© All rights reserved Li et al. and/or ACM Press

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Kato, Jun, McDirmid, Sean and Cao, Xiang (2012): DejaVu: integrated support for developing interactive camera-based programs. In: Proceedings of the 2012 ACM Symposium on User Interface Software and Technology 2012. pp. 189-196.

The increasing popularity of interactive camera-based programs highlights the inadequacies of conventional IDEs in developing these programs given their distinctive attributes and workflows. We present DejaVu, an IDE enhancement that eases the development of these programs by enabling programmers to visually and continuously monitor program data in consistency with the frame-based pipeline of computer-vision programs; and to easily record, review, and reprocess temporal data to iteratively improve the processing of non-reproducible camera input. DejaVu was positively received by three experienced programmers of interactive camera-based programs in our preliminary user trial.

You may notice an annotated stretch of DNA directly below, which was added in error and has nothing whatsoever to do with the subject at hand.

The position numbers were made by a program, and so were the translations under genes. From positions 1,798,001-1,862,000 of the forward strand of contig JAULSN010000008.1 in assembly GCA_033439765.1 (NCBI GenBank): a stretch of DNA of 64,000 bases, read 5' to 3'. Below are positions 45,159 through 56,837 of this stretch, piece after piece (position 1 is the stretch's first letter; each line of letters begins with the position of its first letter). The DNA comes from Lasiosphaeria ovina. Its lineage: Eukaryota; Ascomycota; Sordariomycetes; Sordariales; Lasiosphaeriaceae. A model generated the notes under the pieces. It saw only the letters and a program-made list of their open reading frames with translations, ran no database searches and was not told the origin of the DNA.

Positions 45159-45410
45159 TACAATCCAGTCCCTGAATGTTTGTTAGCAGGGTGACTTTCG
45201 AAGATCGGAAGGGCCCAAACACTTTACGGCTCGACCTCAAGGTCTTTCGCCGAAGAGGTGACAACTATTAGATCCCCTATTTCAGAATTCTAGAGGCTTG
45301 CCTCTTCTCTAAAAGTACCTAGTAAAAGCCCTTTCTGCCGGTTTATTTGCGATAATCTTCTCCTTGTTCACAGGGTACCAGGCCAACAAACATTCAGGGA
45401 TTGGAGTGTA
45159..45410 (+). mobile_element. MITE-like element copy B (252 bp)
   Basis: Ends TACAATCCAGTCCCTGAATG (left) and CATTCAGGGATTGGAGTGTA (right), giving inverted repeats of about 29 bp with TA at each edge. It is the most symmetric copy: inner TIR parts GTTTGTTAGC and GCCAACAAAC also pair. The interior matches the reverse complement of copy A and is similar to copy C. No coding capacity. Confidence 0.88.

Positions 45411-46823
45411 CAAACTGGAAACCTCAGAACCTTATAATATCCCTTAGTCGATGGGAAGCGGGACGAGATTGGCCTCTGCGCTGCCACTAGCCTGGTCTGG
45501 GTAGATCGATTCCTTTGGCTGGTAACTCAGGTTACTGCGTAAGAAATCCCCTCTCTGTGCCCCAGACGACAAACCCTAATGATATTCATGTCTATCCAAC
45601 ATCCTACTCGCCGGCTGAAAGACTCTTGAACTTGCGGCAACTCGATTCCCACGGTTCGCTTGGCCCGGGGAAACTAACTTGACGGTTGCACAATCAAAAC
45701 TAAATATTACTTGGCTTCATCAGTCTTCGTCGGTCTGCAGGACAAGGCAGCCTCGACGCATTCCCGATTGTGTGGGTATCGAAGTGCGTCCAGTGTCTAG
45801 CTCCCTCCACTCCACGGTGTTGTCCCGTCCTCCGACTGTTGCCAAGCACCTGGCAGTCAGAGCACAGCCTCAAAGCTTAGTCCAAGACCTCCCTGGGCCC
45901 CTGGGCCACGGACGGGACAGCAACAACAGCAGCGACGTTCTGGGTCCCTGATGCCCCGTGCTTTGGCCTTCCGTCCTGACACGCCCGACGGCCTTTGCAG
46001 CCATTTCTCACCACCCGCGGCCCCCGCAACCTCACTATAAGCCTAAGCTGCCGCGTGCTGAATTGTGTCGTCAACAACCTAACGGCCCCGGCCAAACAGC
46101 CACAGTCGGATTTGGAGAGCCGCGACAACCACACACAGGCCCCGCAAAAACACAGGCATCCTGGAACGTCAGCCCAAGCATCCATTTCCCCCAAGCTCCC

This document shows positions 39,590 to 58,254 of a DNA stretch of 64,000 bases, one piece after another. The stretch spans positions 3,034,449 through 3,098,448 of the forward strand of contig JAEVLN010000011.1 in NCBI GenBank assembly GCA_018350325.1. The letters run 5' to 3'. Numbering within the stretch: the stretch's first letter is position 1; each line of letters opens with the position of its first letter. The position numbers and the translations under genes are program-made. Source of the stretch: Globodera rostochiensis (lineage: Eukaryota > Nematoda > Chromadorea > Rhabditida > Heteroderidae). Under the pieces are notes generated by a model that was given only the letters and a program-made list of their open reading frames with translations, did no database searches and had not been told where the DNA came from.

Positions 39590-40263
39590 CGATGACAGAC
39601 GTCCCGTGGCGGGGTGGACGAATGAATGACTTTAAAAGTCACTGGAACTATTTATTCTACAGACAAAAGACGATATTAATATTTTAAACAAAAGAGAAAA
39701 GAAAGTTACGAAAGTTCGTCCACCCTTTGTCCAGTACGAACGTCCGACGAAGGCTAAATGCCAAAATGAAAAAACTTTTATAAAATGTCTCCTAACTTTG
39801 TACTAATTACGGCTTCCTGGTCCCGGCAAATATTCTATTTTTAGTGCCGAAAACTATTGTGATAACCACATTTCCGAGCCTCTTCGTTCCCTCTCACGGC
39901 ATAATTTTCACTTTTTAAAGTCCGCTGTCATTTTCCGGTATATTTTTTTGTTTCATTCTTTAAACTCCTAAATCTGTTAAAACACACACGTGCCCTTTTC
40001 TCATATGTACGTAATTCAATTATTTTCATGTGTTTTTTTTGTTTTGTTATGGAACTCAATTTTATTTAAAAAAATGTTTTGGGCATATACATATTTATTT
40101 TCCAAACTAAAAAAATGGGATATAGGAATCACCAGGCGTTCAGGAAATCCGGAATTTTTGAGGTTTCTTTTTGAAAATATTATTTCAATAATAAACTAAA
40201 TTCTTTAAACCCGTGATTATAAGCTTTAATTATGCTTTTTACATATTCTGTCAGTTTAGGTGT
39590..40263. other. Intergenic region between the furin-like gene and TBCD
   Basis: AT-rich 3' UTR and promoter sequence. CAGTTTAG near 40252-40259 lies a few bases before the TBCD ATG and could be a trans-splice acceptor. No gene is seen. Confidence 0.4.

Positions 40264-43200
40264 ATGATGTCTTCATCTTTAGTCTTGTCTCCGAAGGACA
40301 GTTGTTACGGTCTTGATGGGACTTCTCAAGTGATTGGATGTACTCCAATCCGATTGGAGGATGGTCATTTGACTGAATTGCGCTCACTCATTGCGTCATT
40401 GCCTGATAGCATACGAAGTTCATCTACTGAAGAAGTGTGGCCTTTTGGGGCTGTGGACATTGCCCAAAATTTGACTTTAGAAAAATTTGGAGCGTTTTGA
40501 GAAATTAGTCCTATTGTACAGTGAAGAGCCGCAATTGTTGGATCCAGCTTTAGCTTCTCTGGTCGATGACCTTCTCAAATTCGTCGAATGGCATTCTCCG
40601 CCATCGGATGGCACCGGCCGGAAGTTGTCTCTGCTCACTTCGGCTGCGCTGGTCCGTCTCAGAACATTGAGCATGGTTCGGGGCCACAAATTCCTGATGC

© All rights reserved Kato et al. and/or ACM Press

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Schmidt, Dominik, Molyneaux, David and Cao, Xiang (2012): PICOntrol: using a handheld projector for direct control of physical devices through visible light. In: Proceedings of the 2012 ACM Symposium on User Interface Software and Technology 2012. pp. 379-388.